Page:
REMSEN, N.Y. (WUTR/WFXV/WPNY) – Consumers have been scrambling to find eggs, and when they are on the shelves the prices are nearly 60% higher than they were last year.
Farmer Ben Simons explains there’s multiple factors contributing to the issues across the egg industry.
“First of all, you have the Avian Flu that wiped out roughly five percent of the population of the flock of chickens in the United States so that created less eggs for everybody it’s a supply and demand deal,” said Ben Simons, Simons Family Farms.
Simons says inflation is a factor in the rising costs.
“Everything has doubled. The price of chickens, the price of grain, the price of fuel coming on to the farm and the price of fuel of leaving the farm,” said Simons.
The grocery stores also play a major role.
“By the time they pay their labor and the grocery store space and the cost of electricity, and everything it takes to run the grocery store it’s a multiplier so the consumer which is the end user is paying seven to $10 a dozen for a dozen eggs but if you go back to the original farmer that growed that egg he isn’t making any more money it’s just the expense to get the egg from the farmer to the consumer at the grocery store,” said Ben.
Amid the skyrocketing prices, the cheapest eggs can be found at your local farmer’s market. However, many shops are limiting customers to 1 dozen eggs per person.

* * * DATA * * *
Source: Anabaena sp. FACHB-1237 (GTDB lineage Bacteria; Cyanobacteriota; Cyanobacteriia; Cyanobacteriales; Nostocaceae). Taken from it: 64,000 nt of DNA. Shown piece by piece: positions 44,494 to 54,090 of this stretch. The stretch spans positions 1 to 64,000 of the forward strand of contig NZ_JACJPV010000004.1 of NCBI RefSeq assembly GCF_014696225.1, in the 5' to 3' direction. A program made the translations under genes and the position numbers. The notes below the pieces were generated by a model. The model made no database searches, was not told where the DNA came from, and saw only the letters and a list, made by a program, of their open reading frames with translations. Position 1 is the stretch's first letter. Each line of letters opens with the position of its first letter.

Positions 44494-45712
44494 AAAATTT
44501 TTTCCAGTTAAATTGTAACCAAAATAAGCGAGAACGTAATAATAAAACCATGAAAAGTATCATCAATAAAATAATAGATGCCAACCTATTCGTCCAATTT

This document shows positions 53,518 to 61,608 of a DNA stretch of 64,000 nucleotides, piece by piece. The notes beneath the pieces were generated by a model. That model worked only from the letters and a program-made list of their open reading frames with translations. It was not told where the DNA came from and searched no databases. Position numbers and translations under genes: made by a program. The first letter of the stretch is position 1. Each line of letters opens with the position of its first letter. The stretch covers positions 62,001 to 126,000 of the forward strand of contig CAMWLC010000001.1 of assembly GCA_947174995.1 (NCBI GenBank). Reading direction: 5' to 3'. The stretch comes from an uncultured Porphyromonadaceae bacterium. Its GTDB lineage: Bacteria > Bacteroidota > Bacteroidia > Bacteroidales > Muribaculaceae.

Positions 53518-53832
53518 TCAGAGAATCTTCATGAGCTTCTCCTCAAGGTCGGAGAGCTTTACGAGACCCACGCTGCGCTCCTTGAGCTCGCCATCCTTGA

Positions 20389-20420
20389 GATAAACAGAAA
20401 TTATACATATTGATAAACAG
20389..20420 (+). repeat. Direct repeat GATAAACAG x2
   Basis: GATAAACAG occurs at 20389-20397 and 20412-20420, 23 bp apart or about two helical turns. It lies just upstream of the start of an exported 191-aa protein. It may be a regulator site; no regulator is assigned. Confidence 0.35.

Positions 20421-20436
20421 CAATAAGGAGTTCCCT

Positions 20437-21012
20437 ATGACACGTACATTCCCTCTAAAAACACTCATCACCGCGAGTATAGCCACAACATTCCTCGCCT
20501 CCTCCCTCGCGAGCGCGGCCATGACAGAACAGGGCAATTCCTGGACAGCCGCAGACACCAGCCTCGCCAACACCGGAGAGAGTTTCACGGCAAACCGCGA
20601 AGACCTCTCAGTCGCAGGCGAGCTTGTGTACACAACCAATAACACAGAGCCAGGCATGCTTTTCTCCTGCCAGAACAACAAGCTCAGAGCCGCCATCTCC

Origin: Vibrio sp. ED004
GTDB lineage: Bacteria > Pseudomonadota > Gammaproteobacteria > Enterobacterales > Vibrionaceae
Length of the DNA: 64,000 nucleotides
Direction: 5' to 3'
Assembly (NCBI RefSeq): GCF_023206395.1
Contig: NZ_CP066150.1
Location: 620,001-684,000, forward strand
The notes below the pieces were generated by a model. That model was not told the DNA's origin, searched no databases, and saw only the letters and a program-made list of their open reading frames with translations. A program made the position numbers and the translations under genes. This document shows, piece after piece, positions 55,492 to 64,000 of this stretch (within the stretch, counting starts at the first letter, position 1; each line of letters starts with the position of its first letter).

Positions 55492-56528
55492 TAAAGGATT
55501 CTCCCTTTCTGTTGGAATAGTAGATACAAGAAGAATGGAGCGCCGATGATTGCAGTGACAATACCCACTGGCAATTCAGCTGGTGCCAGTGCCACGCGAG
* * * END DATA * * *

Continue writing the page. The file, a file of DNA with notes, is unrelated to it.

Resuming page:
“They’ve been taking eggs right off the shelf I can’t keep them on the shelves because the stores are so much higher than we are. Usually you’ll find that they are cheaper right from the farm. They are actually fresher from the farm. You know what you’re getting,” said Eric Horn, Horn’s Family Farm.
Looking to the future, it does not look like the price will be lowering anytime soon, and another wave of the avian flu could prolong this issue. So, what can farmers do to combat the impact?
“Come springtime a lot of the local chicken producers and egg producers talk about confining their chickens a little more than they normally would as the avian flu birds are going north to Canada, they’re talking confinement, and controlling what comes on to their farm by confining the birds they currently have,” said Ben.